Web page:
Moving her along to another ward she found an absolute world of difference right from the start. Her notes were read, a midwife sat with her, pain relief was given and a doctor called. She was soothed and started to de-stress although still in pain. Blood samples were taken the next morning and a surgeon came to visit her. She was dangerously ill, her blood platelets had fallen to 48 and it was suspected she had HELLP Syndrome. She was told a cesarian would be done at teatime. The surgeon contacted a professor in Birmingham concerning her blood and cultures were done to try and pinpoint the virus. Her platelets fell to 44 and everyone started to rush around and she was told she had 15 minutes to prepare for an operation she may not come out of. Can you imagine all this happening? Can you imagine what she was going through? In my opinion this could have been avoided if it had not been for the lack of care shown by those midwives and nurses who treated my daughter in the Triage department for over 24 hours.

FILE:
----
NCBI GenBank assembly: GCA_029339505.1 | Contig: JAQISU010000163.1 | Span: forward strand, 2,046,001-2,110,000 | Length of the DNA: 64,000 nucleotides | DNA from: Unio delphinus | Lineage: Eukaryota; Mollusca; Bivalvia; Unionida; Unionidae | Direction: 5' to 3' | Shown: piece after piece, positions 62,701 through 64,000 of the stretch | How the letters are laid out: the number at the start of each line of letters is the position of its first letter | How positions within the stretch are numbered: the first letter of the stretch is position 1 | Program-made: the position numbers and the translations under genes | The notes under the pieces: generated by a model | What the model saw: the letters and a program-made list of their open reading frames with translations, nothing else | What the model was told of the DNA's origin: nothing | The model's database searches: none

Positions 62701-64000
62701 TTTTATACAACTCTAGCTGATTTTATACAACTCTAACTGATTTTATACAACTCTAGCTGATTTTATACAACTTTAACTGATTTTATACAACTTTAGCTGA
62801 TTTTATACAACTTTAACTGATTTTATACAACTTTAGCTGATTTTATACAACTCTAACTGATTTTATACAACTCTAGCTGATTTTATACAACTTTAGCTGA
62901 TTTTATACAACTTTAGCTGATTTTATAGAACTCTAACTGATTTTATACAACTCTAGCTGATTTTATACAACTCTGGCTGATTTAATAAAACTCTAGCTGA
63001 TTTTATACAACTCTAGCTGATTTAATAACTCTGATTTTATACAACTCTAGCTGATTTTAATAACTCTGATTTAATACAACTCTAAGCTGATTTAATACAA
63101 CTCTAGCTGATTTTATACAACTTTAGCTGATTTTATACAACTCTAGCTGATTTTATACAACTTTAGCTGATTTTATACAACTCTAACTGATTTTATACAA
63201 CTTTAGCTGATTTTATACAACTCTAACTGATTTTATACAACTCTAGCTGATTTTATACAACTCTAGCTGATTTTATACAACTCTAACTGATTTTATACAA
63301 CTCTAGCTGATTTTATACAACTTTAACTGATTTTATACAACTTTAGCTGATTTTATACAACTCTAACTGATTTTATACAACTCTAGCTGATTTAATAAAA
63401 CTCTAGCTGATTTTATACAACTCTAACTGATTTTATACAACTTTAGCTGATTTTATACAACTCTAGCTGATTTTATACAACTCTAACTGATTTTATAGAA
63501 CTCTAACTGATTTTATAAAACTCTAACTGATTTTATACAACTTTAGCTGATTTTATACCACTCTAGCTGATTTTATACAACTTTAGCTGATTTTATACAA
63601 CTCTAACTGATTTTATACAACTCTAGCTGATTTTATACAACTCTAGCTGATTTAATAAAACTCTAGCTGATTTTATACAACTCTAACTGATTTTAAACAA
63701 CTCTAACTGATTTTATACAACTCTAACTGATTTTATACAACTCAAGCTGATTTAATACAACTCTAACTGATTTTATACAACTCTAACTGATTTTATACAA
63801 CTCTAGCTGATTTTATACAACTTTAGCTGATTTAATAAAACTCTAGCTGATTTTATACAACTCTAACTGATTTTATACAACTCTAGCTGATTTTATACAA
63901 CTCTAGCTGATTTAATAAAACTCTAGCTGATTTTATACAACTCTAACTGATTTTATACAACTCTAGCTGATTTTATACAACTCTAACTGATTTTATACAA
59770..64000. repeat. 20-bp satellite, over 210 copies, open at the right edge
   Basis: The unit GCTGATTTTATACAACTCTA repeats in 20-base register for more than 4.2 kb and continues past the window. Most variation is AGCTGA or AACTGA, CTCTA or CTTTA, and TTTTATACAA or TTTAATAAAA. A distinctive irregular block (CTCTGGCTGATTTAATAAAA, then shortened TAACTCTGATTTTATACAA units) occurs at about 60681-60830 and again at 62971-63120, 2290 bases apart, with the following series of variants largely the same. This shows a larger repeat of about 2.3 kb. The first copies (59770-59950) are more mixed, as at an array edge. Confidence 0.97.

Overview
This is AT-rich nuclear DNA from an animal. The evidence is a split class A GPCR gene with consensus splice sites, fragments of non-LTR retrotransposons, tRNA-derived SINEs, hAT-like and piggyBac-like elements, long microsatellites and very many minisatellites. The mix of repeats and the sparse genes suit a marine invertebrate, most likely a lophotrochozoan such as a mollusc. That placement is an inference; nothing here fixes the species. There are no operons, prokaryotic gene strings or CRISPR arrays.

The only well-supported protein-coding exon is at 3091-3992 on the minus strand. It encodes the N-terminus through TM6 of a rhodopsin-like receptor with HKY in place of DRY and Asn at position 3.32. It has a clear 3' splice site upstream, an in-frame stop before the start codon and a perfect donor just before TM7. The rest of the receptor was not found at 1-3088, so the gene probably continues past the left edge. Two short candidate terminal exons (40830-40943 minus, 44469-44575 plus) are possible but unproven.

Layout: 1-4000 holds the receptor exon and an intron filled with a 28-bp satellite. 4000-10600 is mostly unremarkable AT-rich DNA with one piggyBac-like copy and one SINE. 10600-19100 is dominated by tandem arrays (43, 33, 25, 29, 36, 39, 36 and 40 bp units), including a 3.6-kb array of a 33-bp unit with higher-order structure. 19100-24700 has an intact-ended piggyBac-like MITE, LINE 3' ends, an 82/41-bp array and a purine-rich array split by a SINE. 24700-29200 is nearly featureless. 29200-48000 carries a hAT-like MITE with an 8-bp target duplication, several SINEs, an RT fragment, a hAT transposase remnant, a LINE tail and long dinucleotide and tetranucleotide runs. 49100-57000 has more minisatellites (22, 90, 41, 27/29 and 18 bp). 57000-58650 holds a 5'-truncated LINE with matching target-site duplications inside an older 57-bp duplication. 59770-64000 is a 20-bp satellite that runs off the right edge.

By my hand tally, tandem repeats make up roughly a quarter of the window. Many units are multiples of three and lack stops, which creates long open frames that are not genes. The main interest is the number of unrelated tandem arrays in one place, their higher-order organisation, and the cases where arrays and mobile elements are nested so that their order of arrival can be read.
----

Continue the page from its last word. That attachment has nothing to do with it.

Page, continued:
Just before going to theatre the professor phoned to say they had found the virus and it was Glandular Fever, together with a bad bladder infection and that with the right treatment to be specially formulated, her platelets would rise. The nurses and midwife and surgeon on that ward were tremendous, we couldn’t thank them enough. After 5 days she was looking to be ok. She is being monitored now and baby is due in 5 weeks time. I believe the staff on duty in Maternity Triage that week nearly lost me my daughter because they were slow to treat her as she was not in labour. Really bad, really bad.

They were ok to stand around talking. The doctor who looked to be playing on their mobile just astounded me and then one nurse tried tell me they had all been very busy for the whole shift. After this experience we are not really looking forward to going back in when its time for the baby to be born in case we end up there again.

My daughter in law had a very similar experience in July 2010 with the same department and she and a few other patients wrote in to complain. It seems to me that nothing has been done.

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Response from The Dudley Group of Hospitals NHS Foundation Trust We are preparing to make a change

We are very sorry that your daughter did not have the experience you, and indeed we, would expect during her stay in hospital. This is unacceptable and we would like to look into this further.

Please contact our Patient and Advice Liaison Service (PALS) on free phone number 0800 073 0510 for them to investigate.